US Coal Exports
Exports Economic Contributions Report
Aug 01 2017

Pa. Coal Company Wins $79 Million Deal to Supply Ukraine

Posted in All News, Europe

A Pennsylvania-based coal company has won a contract to supply coal to Ukraine’s state-owned power company in preparation for that country’s winter heating needs. Officials said the deal would bolster a key US ally often threatened by Russia.

The deal, potentially worth about $79 million, calls for Xcoal Energy and Resources to ship 700,000 tons of thermal coal to the Ukraine to heat homes and businesses. The first shipment is expected to leave the Port of Baltimore next month at a cost of $113 per metric ton.

Energy Secretary Rick Perry said US coal ‘‘will be a secure and reliable energy source’’ for Ukraine, which he said has been ‘‘reliant on and beholden to Russia to keep the heat on. That changes now.’’

The United States ‘‘can offer Ukraine an alternative, and today we are pleased to announce that we will,’’ Perry said, calling such deals ‘‘crucial to the path forward to achieve energy dominance’’ for the United States.

President Trump has vowed to revive the struggling coal industry and has cited increases in US coal exports as evidence the strategy is working. The Energy Department said in July that coal exports have risen sharply in 2017 amid increased demand in Asia and Europe, but are still below capacity.

The deal comes amid increased tensions in US-Russia relations. Russian President Vladimir Putin says the United States will have to cut its diplomatic staff in Russia in response to new sanctions against Russia. Congress approved those because of Russian interference in the 2016 US election and its military aggression in Ukraine and Syria.

Commerce Secretary Wilbur Ross said the coal deal will allow Ukraine to diversify its energy sources ahead of the coming winter, noting that Russia has restricted some natural gas deliveries to Ukraine and other neighbors in a bid to ‘‘choke off opposition to its ambitions.’’

Perry was recently fooled by a pair of Russian pranksters impersonating the prime minister of Ukraine. Topics on the mid-July call included coal exports. Perry met with Ukraine’s president, Petro Poroshenko, in June.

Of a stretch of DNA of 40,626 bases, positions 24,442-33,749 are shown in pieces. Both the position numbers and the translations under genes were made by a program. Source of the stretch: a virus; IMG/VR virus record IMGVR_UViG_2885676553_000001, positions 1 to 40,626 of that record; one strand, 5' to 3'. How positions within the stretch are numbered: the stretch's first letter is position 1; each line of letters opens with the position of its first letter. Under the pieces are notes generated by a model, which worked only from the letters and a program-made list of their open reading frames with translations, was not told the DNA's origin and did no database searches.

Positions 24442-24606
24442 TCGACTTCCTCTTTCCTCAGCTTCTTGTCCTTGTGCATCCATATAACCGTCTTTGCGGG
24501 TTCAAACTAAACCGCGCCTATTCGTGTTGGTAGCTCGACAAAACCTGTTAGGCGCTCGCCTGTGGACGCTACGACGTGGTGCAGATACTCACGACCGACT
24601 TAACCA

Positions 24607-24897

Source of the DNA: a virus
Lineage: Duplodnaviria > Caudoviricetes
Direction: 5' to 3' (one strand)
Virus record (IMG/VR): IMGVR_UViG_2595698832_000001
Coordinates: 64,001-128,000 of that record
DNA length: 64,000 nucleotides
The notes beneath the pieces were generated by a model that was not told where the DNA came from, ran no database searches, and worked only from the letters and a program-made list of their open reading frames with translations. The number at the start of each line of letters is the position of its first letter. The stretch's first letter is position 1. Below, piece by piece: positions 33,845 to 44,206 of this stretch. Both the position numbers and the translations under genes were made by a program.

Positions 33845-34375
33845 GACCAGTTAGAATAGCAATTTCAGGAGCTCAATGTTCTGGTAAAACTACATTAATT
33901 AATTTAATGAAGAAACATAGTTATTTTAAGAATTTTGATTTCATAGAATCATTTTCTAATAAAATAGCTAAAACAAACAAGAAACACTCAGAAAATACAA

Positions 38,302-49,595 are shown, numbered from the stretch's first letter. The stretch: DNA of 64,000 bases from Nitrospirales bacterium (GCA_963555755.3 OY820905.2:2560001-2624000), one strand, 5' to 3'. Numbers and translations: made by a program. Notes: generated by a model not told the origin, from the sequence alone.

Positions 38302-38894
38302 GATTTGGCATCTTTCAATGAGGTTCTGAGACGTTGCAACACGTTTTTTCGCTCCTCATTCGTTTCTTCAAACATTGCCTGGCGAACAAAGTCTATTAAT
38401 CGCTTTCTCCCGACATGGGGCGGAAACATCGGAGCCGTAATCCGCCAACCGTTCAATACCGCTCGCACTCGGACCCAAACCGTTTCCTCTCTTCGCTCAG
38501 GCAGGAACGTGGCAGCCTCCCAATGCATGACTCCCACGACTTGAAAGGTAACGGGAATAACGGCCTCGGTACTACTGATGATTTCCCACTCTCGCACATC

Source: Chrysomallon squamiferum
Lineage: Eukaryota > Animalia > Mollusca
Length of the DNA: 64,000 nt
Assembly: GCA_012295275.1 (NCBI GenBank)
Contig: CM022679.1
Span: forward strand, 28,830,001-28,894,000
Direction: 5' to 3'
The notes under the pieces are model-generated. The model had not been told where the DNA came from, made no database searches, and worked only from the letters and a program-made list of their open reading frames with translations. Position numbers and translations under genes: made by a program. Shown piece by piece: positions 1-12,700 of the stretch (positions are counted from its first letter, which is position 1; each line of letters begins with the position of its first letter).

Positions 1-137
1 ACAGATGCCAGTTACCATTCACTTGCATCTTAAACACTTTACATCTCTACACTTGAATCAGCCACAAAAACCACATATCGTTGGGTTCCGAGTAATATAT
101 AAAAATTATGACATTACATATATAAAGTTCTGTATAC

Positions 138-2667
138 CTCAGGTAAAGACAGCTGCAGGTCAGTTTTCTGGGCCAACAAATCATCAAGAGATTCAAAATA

See article here.

  • “The fact that we’re no longer in the age of energy scarcity – that we’re in the age of energy abundance – positions the United States in a totally different place. This gives access to affordable, reliable energy in the United States, and gives the U.S. a major competitive advantage.”
    – Dave Banks, Special Assistant to President Donald Trump for International Energy, June 2017
  • “It is in the national interest to promote clean and safe development of our Nation's vast energy resources, while at the same time avoiding regulatory burdens that unnecessarily encumber energy production, constrain economic growth, and prevent job creation. Moreover, the prudent development of these natural resources is essential to ensuring the Nation's geopolitical security.”
    – Executive Order on Promoting Energy Independence and Economic Growth, March 28, 2017
  • “Historically, U.S. companies seeking to expand their revenues focused first on increasing their number and share of U.S customers. For years, this focus served as a winning strategy for many of the most successful U.S. companies. Today, global economic trends make clear that successful companies are those that reach and sell to consumers outside U.S. borders and around the globe.”
    — 2011 National Export Strategy, U.S. Trade Promotion Coordinating Committee
  • “Federal regulatory agencies should not require climate change studies in the course of their permitting processes for proposed facilities. Coal will be consumed around the world regardless of U.S. trade policy. The only question is whether the coal is produced here in North America, where environmental standards are high, or elsewhere.”
    — U.S. Senator Lisa Murkowski, January 7, 2014
  • “At present 19% of the world’s population, 1.3 billion people, lack access to electricity and on New Policy Scenario projections there will still be 1 billion people without such access in 2030. To meet the UN Millennium Development Goal of eradicating extreme poverty by 2015, 395 million more people need access to electricity. There is a strong correlation between electrification and improvement in the United Nations’ Human Development Index.”
    — International Energy Agency, Coal Industry Advisory Board
  • “Access to electricity is strongly correlated with every measurable indicator of human development”
    — Berkeley Science Review, 2008

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